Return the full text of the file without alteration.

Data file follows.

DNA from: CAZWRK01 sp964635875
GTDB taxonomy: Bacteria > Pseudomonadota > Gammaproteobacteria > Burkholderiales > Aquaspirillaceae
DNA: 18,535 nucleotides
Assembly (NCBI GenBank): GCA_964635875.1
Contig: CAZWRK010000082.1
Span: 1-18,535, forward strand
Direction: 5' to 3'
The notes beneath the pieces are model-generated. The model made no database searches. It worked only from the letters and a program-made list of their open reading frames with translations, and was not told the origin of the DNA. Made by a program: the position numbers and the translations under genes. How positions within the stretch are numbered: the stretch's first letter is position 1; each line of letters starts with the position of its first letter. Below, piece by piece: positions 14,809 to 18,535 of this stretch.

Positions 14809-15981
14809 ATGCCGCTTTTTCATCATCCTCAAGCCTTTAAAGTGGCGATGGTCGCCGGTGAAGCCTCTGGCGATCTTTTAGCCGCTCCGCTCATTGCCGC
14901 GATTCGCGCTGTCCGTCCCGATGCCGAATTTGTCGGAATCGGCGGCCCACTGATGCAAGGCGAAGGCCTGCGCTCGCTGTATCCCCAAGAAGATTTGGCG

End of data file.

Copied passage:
DNA from: CAZWRK01 sp964635875
GTDB taxonomy: Bacteria > Pseudomonadota > Gammaproteobacteria > Burkholderiales > Aquaspirillaceae
DNA: 18,535 nucleotides
Assembly (NCBI GenBank): GCA_964635875.1
Contig: CAZWRK010000082.1
Span: 1-18,535, forward strand
Direction: 5' to 3'
The notes beneath the pieces are model-generated. The model made no database searches. It worked only from the letters and a program-made list of their open reading frames with translations, and was not told the origin of the DNA. Made by a program: the position numbers and the translations under genes. How positions within the stretch are numbered: the stretch's first letter is position 1; each line of letters starts with the position of its first letter. Below, piece by piece: positions 14,809 to 18,535 of this stretch.

Positions 14809-15981
14809 ATGCCGCTTTTTCATCATCCTCAAGCCTTTAAAGTGGCGATGGTCGCCGGTGAAGCCTCTGGCGATCTTTTAGCCGCTCCGCTCATTGCCGC
14901 GATTCGCGCTGTCCGTCCCGATGCCGAATTTGTCGGAATCGGCGGCCCACTGATGCAAGGCGAAGGCCTGCGCTCGCTGTATCCCCAAGAAGATTTGGCG